Jun 20, 2014 I Brent Swancer

The Last Tribesman

We all feel lonely from time to time. It is one of the fundamental aspects of human nature for us to desire to share time and space with others of our own kind. When devoid of this contact, we can be pulled down into the dark depths of despair. But can you imagine the extreme loneliness of not only being being truly, soul crushingly alone, but forgotten as well? Can you imagine being the very last of your people? What if you were completely and totally isolated from the rest of the humanity, not only geographically, but linguistically and culturally as well, completely invisible to the world?

Such is the story of the loneliest man on the planet, a mysterious Amazonian tribesman in the rain forests of Brazil with no name who is believed to be the sole remaining member of his people.

Most commonly referred to as simply “The Last Tribesman,” the man's existence first came to light in 1996, when loggers in the state of Rondônia began speaking of a lone "wild man" lurking deep in the Amazon jungle. Such rumors grabbed the attention of FUNAI, Brazil's government agency dealing with remote Amazonian tribes, and expeditions were sent into the rainforest to try and contact the mysterious man.


At first, officials were unable to locate the tribesman, but did come across what appeared to be the man's dwelling, a small thatched hut by itself in the middle of nowhere. A small clearing with a garden was found near the dwelling, where the man appeared to be growing modest crops. A number of spiked pitfalls, most likely for trapping game, were also found. In addition, the expedition uncovered stylized markings on trees that seemed to have perhaps some spiritual significance. Among the various belongings and trinkets that were found in the hut were hand carved arrowheads and torches made from branches and resin.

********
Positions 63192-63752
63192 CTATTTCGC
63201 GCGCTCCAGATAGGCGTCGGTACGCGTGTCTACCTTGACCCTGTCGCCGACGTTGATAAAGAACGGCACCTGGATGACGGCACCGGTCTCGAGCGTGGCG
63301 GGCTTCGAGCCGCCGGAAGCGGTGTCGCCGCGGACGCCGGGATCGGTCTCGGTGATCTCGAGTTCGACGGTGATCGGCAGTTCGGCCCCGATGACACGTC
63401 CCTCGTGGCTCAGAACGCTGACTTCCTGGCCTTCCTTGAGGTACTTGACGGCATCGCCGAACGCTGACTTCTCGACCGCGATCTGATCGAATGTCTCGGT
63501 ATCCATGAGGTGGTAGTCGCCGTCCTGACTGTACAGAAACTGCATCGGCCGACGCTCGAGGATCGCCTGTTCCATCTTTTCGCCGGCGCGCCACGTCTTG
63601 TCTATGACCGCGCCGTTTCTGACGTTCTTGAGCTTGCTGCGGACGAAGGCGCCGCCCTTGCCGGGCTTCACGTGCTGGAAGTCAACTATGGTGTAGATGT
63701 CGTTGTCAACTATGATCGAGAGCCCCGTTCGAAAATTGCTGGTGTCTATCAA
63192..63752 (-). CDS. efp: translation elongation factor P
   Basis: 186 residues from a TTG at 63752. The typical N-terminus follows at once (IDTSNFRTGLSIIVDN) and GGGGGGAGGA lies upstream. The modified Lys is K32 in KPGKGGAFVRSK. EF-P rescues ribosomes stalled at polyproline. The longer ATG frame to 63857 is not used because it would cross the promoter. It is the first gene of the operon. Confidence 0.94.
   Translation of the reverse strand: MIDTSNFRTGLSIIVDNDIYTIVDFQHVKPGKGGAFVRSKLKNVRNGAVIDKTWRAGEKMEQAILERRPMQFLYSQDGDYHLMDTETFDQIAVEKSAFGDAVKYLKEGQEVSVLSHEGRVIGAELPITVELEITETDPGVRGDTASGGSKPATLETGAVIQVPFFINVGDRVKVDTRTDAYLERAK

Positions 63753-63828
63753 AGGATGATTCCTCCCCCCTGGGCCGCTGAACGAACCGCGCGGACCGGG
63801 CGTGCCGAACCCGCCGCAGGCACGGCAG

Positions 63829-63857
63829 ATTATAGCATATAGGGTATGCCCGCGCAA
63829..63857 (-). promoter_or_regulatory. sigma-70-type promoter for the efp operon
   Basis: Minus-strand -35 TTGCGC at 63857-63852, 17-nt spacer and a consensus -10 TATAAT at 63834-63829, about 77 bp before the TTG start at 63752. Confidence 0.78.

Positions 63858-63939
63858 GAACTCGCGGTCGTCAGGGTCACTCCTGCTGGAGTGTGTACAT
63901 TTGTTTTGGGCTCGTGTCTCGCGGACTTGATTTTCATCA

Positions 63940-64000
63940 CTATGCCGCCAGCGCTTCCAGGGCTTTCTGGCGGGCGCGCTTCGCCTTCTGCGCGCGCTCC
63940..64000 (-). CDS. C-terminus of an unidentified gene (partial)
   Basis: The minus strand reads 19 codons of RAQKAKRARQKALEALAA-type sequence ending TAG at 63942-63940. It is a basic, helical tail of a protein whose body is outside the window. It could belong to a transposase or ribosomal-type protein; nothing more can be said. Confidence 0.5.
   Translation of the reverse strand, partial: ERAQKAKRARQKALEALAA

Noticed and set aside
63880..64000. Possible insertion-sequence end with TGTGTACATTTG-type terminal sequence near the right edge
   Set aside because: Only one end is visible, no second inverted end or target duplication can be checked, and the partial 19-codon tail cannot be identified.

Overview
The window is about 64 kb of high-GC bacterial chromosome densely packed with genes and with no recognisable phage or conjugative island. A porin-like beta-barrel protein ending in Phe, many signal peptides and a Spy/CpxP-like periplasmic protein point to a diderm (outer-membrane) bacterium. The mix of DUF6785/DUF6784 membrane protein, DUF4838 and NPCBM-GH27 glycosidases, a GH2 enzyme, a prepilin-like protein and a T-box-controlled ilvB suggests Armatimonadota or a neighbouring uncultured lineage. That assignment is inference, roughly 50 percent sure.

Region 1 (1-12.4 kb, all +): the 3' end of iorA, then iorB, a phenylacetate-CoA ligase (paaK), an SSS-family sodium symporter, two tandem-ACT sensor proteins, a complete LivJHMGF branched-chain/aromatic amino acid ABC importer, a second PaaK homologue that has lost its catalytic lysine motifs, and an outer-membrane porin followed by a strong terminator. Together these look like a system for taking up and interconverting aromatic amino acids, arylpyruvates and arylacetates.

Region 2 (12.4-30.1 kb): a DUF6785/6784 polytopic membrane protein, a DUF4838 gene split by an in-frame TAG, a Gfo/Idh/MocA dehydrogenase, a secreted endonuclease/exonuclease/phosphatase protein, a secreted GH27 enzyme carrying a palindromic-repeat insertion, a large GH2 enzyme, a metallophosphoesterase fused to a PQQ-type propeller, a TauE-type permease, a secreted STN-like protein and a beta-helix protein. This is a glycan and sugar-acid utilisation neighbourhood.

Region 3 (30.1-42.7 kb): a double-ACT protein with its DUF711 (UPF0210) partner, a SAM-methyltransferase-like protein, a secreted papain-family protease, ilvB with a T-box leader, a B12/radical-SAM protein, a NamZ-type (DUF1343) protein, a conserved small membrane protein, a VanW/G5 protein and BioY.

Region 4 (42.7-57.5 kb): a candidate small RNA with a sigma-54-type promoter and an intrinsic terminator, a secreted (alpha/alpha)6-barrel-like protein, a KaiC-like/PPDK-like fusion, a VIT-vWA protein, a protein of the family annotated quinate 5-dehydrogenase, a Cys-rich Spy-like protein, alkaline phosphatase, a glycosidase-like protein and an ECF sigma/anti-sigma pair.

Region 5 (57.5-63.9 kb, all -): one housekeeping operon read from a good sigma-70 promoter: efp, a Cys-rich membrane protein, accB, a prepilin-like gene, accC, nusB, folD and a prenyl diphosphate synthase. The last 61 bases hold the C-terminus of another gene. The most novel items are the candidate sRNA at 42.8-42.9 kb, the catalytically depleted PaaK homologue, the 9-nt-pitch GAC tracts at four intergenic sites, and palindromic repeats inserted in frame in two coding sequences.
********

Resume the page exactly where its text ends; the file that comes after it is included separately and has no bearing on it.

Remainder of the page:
The hut itself was unusual in that it had a rectangular hand-dug hole in its center that measured approximately 5 feet deep, an odd feature with no apparent purpose and not documented in any other tribes in the area. It was estimated that whoever the lone tribesman was, he was not merely an individual separated from a known tribe.

As the investigation spread throughout the area, more similar isolated huts were found, all with the same mysterious rectangular holes in the middle. Team members soon came to the conclusion that the elusive man was moving stealthily from hut to hut, possibly on the run from loggers or other outsiders such as themselves. It was surmised that the tribesman had possibly had bad relations with outsiders in the past, and emerged from hiding in the forest to his huts only under cover of dark to sleep or retrieve his precious crops of corn, manioc, and paw paw.